eCommerce tips in times of Corona

08-04-2020 CloudSuite

The coronavirus pandemic affects companies in different ways. From loss of revenue to remote work, during the COVID-19 outbreak, things change quickly and companies have to adapt continuously. The eCommerce business is perhaps more important now than before the crisis. Organizations that do not have an online channel face major difficulties selling their products. On the other hand, we see the online environments in the food sector, which can barely cope with the flow of orders. In this blog we have listed the most important tips and supplemented with practical advice.

On various websites, tips are given to generate turnover from your online sales channel during this uncertain time. This blog provides you with an overview of the most important tips and advice from, among others, Jan Cortenbach, e-commerce director at Charlie Temple and Jeroen Sonneveld, e-business manager at Advion.

Tip 1: respond to a changing audience

At Charlie Temple (online eyewear store) they see an increase in new customers. That means a new target group that has a different need. For them, buying online is an even bigger barrier than for the old target group, so taking away concerns is very important. This can be done, for example, by emphasizing your USPs (Unique Selling Points) even more emphatically or by highlighting the possibility of paying afterwards. In addition, Charlie Temple has decided to accelerate the rollout of the pass packages. This allows customers to try on a pair of frames at home before ordering their new glasses.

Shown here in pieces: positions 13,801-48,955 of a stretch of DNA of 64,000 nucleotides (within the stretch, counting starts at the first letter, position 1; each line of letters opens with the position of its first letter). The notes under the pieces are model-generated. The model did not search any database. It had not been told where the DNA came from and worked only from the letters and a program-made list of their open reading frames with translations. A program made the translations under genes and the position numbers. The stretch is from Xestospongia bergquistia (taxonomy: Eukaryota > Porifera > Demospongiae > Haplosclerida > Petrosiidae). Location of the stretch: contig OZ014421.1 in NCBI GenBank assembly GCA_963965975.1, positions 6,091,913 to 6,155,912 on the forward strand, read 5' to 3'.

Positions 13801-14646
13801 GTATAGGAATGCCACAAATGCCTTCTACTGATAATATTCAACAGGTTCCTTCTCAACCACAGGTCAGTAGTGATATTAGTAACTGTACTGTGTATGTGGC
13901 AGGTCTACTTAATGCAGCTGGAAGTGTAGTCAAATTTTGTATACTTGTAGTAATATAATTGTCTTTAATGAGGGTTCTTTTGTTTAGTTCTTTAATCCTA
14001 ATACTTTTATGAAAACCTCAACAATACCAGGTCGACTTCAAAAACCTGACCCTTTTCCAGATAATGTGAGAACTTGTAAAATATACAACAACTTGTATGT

Fig. 1 - Extra emphasis on the USPs with a 100-day return period.

Tip 2: extend your return period

Consumers now wonder all the more whether and how they can return their order. For example, are the pickup/dropoff point still open and are you still allowed to go outside? Returning a package within 14 days can become difficult. Remove this threshold from the consumer and temporarily offer a longer return period to be able to serve your customer even better.

At the Hornbach you see a good example that clearly communicates this adjustment. The return periods have been adjusted for both the consumer (30 days) and the business customer (90 days).

Fig. 2 - Hornbach has extended its return period to 90 days for the business customer

Tip 3: show your product stock and delivery time

At Advion, a supplier of FMCG and food with disinfectants, hand soaps, gloves and face masks in there assortiment, they have seen the demand for these products rise exponentially in recent weeks.

Understanding product statuses is now more important than ever: avoid disappointments for your customer relationship by being clear about current stock and delivery options. This ultimately saves you a lot of time for solving customer questions and delaying delivery times. Not only do you prevent “no sales” with this; You also avoid many questions to your service desk about availability and delivery time.

Clear insights and communication is key, especially if you operate in a market with personal protective equipment for vital professions.

Fig. 3 - Advion shows for each product whether the product is in stock and / or available

Tip 4: communicate clearly to your visitor / customer